Another hospital appointment in Milton Keynes University Hospital later today means I am going to miss the Chrism Eucharist in Christ Church, Oxford, with the renewal of ordination vows for deacons, priests and bishops in the diocese. Later this evening, I hope to be involved in the Maundy Thursday Liturgy in Saint Mary and Saint Giles Church, Stony Stratford, with the Maundy Eucharist and the traditional foot-washing, followed by the Watch of the Passion.

But, before this busy day begins, I am taking some quiet time this morning to give thanks for reflection, prayer and reading in these ways:

1, A reflection on an early, pre-Reformation English saint;

2, today’s Gospel reading;

3, a prayer from the USPG prayer diary.

The passageway to the chapter house in Lichfield Cathedral … the mediaeval pedilavium is where feet are washed on Maundy Thursday (Photograph: Patrick Comerford)

Early English pre-Reformation saints: 44, Richard Rolle of Hampole

Richard Rolle of Hampole is remembered in Common Worship on 20 January as a Spiritual Writer.

Richard Rolle was born ca 1300 in Thornton, Yorkshire, where he first began to live the life of a hermit life at the age of 18, having broken off his education at the University of Oxford. After moving his hermitage to several other sites, he finally settled close to the Cistercian nuns at Hampole, where he undertook much of his prolific writing on mysticism and asceticism. He wrote in Latin but also produced many texts directly in English and even in the Northumbrian dialect.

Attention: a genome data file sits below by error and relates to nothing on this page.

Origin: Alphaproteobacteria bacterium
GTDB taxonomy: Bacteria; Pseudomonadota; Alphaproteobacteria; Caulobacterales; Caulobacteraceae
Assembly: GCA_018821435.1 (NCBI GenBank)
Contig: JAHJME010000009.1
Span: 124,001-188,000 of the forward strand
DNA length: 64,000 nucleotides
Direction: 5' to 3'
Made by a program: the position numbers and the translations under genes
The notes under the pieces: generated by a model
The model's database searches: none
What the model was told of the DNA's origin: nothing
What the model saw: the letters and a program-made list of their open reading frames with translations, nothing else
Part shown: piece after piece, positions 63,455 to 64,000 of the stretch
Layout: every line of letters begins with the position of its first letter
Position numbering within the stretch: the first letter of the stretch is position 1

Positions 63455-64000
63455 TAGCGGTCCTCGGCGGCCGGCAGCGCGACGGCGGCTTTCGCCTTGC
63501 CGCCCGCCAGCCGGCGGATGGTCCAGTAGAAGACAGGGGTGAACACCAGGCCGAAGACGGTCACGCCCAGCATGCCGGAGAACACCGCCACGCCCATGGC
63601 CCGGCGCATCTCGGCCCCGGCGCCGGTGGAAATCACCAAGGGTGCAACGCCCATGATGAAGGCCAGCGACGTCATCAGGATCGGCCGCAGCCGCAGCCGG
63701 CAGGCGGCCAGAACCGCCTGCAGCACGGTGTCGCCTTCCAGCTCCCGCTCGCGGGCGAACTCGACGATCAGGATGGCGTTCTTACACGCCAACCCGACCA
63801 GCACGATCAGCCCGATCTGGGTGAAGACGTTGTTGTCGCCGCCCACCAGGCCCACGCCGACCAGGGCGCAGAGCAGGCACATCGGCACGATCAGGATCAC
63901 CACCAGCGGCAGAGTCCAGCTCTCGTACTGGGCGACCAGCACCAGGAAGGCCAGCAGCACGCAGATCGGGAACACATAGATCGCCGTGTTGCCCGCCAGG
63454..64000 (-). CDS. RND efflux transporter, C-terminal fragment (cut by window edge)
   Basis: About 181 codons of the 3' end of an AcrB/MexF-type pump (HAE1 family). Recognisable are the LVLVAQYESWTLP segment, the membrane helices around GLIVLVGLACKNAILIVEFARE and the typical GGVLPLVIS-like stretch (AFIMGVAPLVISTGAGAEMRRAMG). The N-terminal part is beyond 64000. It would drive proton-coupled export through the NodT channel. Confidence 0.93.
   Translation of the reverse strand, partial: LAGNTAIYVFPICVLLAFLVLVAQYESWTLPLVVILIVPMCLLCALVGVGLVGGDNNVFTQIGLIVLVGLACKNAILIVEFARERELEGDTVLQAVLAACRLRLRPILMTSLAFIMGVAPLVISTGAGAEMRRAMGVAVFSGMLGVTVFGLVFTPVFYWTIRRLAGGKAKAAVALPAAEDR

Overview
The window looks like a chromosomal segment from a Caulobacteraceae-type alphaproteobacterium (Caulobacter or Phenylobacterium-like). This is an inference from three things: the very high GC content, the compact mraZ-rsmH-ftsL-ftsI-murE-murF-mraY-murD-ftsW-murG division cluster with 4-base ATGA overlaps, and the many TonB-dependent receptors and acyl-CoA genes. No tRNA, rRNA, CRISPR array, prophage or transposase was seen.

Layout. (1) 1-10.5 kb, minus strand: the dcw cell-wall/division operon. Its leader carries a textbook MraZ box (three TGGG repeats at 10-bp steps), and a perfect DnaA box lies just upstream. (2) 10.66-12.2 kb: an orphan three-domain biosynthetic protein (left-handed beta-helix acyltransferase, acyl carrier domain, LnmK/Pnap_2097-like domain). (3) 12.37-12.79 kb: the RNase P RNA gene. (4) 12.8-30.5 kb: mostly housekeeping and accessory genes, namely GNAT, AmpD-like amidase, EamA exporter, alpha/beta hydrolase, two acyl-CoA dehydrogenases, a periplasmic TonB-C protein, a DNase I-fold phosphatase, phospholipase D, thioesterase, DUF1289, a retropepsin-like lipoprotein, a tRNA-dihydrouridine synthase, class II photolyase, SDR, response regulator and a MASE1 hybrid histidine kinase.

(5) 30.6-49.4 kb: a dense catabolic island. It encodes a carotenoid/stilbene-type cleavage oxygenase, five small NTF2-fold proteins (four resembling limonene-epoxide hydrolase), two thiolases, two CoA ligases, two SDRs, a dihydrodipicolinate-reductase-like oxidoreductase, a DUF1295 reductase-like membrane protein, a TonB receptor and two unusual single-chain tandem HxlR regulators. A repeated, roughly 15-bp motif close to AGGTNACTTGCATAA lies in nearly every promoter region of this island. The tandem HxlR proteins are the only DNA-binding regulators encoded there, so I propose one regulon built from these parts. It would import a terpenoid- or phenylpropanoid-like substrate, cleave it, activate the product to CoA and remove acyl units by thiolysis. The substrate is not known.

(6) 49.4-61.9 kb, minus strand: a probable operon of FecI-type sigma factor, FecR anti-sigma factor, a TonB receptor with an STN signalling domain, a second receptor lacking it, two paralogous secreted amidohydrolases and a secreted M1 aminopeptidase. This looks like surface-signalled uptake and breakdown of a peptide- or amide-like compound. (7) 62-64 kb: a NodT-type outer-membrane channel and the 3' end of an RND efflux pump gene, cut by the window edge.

His writings were widely influential and he was venerated for at least 300 years after his death on 20 January 1349.

An icon of the Last Supper, known in Orthodoxy as the Mystical Supper (Photograph: Patrick Comerford)

John 13: 1-17, 31b-35 (NRSVA):

1 Now before the festival of the Passover, Jesus knew that his hour had come to depart from this world and go to the Father. Having loved his own who were in the world, he loved them to the end. 2 The devil had already put it into the heart of Judas son of Simon Iscariot to betray him. And during supper 3 Jesus, knowing that the Father had given all things into his hands, and that he had come from God and was going to God, 4 got up from the table, took off his outer robe, and tied a towel around himself. 5 Then he poured water into a basin and began to wash the disciples’ feet and to wipe them with the towel that was tied around him. 6 He came to Simon Peter, who said to him, ‘Lord, are you going to wash my feet?’ 7 Jesus answered, ‘You do not know now what I am doing, but later you will understand.’ 8 Peter said to him, ‘You will never wash my feet.’ Jesus answered, ‘Unless I wash you, you have no share with me.’ 9 Simon Peter said to him, ‘Lord, not my feet only but also my hands and my head!’ 10 Jesus said to him, ‘One who has bathed does not need to wash, except for the feet, but is entirely clean. And you are clean, though not all of you.’ 11 For he knew who was to betray him; for this reason he said, ‘Not all of you are clean.’